Originally published in Campaigns & Elections
Campaigns are built to persuade and mobilize voters. When it comes to social media, though, far too often you’d have no idea that’s the case after looking at a campaign’s social channels.
It’s common now for campaigns to allow their press strategy to dictate their entire social content strategy. No strategic use for owned social is envisioned beyond what creates earned media or simply gets the attention of journalists and political insiders.
Now, there’s a place for crafting social content strategies aimed at influencers and reporters. But the true value of social media comes from its ability to create authentic, two-way communication with voters.
The truth is that what might lead Playbook, Axios AM, or Punchbowl isn’t what engages voters. Nobody, aside from reporters, political insiders, activists, and the most dedicated Twitter users, cares that you landed the best clapback on the topic of the day.
There’s nothing wrong of course with commenting on the story of the day and inserting yourself in the news cycle. But as Austin Dean, digital advisor at the DSCC, once noted, “spending considerable amounts of time and resources to engage with reporters vs. investing and engaging with voters is malpractice.” The focus should always be on voters.
At my firm, we worked closely with Ohio-based strategist Dennis Willard of Precision New Media on Rep. Tim Ryan’s 2020 congressional reelection campaign and his 2022 Senate campaign launch. He once told the story of how, as a cub reporter, he interviewed with the Akron Beacon Journal and the editor asked him who he had in mind as his reader when he wrote.
He told the truth: he thought about his mother. The editor, Pulitzer Prize-winner Doug Oplinger, replied that when he was working on the paper’s winning series about an attempted takeover of Goodyear Tire & Rubber Co. in the late 1980s, he and his team, each night before they filed their stories, asked themselves: “Would Doug’s mom read this?”
When it comes to the content we create on social media, that’s what it comes down to. Who are we talking to? Are we using it to communicate authentically to help people understand and take interest in the issues we’re talking about and how it relates to them? Or are we only talking to a small crew of Beltway insiders?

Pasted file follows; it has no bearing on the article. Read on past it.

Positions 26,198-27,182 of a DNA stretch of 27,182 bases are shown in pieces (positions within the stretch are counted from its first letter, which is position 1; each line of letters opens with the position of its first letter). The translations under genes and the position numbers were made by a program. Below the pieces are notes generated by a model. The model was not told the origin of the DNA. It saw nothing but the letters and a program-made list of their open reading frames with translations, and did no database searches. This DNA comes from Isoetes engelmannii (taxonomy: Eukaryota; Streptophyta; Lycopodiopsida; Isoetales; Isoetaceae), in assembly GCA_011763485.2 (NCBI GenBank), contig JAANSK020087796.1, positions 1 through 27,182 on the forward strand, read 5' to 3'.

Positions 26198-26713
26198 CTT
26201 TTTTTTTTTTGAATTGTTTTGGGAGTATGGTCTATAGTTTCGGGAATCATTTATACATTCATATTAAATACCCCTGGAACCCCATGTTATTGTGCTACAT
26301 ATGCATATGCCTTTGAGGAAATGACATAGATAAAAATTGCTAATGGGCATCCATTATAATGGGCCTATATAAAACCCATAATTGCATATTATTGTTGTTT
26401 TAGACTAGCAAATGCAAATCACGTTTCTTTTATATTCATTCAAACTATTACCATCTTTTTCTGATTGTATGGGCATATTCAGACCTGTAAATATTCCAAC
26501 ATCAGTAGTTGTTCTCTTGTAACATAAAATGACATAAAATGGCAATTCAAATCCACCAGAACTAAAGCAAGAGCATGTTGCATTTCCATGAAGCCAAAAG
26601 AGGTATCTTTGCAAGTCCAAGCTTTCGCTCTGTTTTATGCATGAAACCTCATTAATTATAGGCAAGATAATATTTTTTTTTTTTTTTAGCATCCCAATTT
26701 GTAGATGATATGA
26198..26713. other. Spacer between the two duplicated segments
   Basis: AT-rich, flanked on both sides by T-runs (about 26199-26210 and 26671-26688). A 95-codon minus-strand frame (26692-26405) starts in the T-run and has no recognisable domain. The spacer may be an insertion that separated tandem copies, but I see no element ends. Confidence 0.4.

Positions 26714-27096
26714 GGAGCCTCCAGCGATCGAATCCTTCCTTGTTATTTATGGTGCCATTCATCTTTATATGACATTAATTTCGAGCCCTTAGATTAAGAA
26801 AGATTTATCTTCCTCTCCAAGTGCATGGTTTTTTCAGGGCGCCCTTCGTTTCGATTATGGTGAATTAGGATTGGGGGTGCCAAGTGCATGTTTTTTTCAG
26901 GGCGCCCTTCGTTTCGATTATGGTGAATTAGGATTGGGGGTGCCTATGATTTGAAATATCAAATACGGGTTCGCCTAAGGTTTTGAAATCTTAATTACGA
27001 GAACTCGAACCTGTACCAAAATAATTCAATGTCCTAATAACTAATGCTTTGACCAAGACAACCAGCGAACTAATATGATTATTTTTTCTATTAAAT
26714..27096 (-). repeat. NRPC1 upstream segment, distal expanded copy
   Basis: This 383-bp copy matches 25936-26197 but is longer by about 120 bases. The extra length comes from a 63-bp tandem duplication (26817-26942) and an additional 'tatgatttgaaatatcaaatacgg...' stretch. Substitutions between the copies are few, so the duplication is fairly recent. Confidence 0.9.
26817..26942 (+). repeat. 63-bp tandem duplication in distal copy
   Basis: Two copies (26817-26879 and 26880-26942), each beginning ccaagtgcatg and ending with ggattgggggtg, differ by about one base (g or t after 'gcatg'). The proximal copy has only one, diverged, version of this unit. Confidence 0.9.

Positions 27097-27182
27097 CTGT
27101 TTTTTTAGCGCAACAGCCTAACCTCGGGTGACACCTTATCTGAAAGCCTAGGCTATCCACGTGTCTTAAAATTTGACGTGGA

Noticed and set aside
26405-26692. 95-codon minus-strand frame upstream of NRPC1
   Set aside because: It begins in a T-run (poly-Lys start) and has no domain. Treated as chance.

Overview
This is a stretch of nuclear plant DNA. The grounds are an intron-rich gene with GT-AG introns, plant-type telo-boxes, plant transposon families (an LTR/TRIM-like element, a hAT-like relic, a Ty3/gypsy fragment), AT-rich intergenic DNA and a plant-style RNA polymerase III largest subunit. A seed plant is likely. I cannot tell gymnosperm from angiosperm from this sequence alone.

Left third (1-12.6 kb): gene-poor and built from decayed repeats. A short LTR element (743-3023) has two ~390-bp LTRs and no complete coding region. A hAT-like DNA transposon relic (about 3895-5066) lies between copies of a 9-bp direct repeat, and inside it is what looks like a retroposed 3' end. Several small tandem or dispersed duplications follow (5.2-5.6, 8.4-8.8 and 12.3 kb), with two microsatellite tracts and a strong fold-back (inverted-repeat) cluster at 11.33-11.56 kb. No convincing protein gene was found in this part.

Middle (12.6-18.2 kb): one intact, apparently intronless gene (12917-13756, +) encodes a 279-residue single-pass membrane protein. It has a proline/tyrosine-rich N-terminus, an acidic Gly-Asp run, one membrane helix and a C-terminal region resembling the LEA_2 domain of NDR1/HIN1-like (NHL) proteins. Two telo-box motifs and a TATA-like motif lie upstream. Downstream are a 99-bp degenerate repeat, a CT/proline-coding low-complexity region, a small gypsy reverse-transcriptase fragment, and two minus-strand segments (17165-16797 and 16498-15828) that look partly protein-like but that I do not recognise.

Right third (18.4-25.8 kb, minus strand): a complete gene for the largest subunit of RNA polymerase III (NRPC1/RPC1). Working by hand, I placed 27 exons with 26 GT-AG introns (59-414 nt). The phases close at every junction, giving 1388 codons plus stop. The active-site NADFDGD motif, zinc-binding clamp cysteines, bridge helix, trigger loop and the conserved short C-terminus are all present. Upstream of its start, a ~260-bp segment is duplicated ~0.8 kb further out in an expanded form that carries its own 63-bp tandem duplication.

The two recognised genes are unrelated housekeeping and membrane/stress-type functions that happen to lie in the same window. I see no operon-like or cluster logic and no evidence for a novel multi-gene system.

As political strategists and digital practitioners, we need to keep real people front and center in everything we do. Whether that means partnering with influencers and allowing them to adapt your message to their platforms or simply uplifting the voices of everyday people.
A key trend in digital is putting authenticity and accessibility front and center. Keeping real people in mind at every stage of the narrative. This means, discussing accomplishments in language that highlight what voters, not reporters, care about.
Real people don’t think about “appropriations” or how much money a member brings home to their district. What matters to them is the jobs created, the families helped. Talking about how leadership resulted in support for communities that feel neglected or left behind.
While Democrats and Republicans might bicker over the definition of infrastructure in the media, the argument couldn’t be less relevant to most people. Voters don’t sit around the table and talk about needing to invest in “infrastructure.” But they care about roads, bridges, buildings, internet speeds, and yes — child care. They think about the jobs the projects will create and the improvement in quality of life.
Keeping real people in mind doesn’t mean we can’t talk about the topics of the day. There’s a place for staying on top of breaking news and working in concert with comms pitches for earned media. But creating an authentic social content strategy that attracts voters and supporters in your district means meeting real people with messaging about the issues they care about.